"At the moment some stranger is in her account as they keep adding things to her basket and she keeps taking them out."
A Reg reader last night spoke of the horrifying moment he realized an online store used by his wife was mixing up some of its online customers, allowing people to gain access to some strangers' personal information and order carts. In what appears to have been a server-side caching blunder, it was possible on Wednesday to click around the site, and whether logged in or not, see pages belonging to others, complete with their details and orders, we're told.What's more, during the security lapse, at least one person placed an order as another customer, charging that stranger's credit card, it was claimed. The website in question, we're told, belonged to uber-trendy fitness clothing e-shop Fabletics, operated by the TechStyle Fashion Group, previously known as JustFab Inc.
The glitch, which was said to have affected desktop and mobile versions of the site, now appears to have been fixed. The Register has obtained screenshots of web pages containing strangers' details, including names and phone numbers, served at random from the not-strictly-safe-for-work dotcom. "My wife has an account with Fabletics," our reader, who asked to remain anonymous, told us. "She tried to order some items tonight, but it turned out when she logged in, she was in someone else's account. At the moment some stranger is in her account as they keep adding things to her basket, and she keeps taking them out.
My wife's credit card was hit with transactions tonight
"By clicking around in their site I can access random customer personal details. Name, email, telephone number, address, account details, order history, etc. I could change someone's address if I wanted and maybe get stuff delivered. My wife informed them by phone but they didn't seem to think it was that serious. Not sure they realize how much their site is messed up."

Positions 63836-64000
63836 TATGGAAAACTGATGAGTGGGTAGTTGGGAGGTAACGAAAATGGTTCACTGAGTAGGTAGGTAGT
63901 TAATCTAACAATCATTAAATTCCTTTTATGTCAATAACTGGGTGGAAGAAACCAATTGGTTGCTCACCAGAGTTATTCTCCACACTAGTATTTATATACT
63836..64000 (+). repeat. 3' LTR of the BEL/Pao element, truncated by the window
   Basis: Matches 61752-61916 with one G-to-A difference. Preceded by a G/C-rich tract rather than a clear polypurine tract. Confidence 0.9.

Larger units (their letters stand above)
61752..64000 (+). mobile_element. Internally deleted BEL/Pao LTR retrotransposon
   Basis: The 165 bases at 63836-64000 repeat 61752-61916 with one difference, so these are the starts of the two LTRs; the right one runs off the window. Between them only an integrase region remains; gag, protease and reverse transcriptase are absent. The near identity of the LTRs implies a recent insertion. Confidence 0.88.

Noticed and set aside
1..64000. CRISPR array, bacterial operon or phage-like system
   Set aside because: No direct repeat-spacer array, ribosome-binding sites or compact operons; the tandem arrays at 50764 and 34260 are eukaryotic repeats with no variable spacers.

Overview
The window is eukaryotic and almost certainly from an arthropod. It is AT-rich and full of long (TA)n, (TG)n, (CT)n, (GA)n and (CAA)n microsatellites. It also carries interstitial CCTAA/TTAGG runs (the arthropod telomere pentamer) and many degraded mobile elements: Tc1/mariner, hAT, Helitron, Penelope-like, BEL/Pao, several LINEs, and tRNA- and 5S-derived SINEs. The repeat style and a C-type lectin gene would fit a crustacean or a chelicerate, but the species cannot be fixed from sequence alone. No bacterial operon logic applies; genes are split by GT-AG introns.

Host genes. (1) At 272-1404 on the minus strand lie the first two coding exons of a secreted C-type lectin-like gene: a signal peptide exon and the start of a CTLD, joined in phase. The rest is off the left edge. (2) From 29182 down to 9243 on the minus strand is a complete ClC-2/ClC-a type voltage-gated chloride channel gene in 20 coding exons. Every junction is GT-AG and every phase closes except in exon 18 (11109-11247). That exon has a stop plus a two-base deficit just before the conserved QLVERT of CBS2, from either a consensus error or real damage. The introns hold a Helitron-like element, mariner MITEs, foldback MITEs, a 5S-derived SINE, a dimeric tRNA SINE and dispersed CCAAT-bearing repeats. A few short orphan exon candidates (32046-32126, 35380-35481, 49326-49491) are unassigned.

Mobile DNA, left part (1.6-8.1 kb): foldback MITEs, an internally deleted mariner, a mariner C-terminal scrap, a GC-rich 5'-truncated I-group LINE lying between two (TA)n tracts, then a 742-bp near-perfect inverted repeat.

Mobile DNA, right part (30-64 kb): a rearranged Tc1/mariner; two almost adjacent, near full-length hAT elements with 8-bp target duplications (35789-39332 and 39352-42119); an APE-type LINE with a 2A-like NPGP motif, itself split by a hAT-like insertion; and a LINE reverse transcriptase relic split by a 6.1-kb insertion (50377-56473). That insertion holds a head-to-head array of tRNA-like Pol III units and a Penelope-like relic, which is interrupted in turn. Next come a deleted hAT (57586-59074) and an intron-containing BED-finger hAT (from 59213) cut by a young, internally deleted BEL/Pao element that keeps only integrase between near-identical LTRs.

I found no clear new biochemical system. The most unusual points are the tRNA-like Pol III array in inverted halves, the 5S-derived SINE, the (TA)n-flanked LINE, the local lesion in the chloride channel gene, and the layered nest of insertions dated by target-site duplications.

Soon, their worst fears came true. "My wife's credit card was hit with transactions tonight from Fabletics," he added. "Clearly other people had access to her account. The bank phoned to check if they should block them as they flagged them as suspicious. Well done, Fabletics."
Meanwhile, another Reg reader, who also wished to remain anonymous for privacy reasons, alerted us after their daughter noticed something strange.
"She had been on the site and got someone else's details," our informant told us. "So I tried it myself: if you go on the site on mobile and browse any page other than homepage, it will log you in, you can then go to the customer details page, and see everything."
Cloudbleed: Big web brands 'leaked crypto keys, personal secrets' thanks to Cloudflare bugYouTube advert for a pair of men's shorts on Fabletics so I googled them, clicked the main page link, and it appeared as if I was logged-in as a user – I've never used them before," our anonymous tipster explained. "I clicked around and got to see a whole bunch of strangers' details."
This whole affair reminds us of the time Three UK's website accidentally revealed to visitors other customers' names, postal addresses, phone numbers, email addresses and more – all without asking for a login.
Valve's Steam store also once spewed players' private profiles to strangers, due to a caching issue. This tends to happen when a website employs a cache to serve previously generated pages quickly, thus avoiding building them on the fly every time they are requested. However, it all goes a little pear-shaped if the cache hands out the wrong pages to people.California-based TechStyle Fashion Group did not reply to requests for comment. Messages from its customer service team, seen by The Register, confirmed the multimillion-dollar online souk was aware of reports of data leaking from its pages, and was treating the kerfuffle as a matter of urgency.
We'll let you know as and when we get more info. ®
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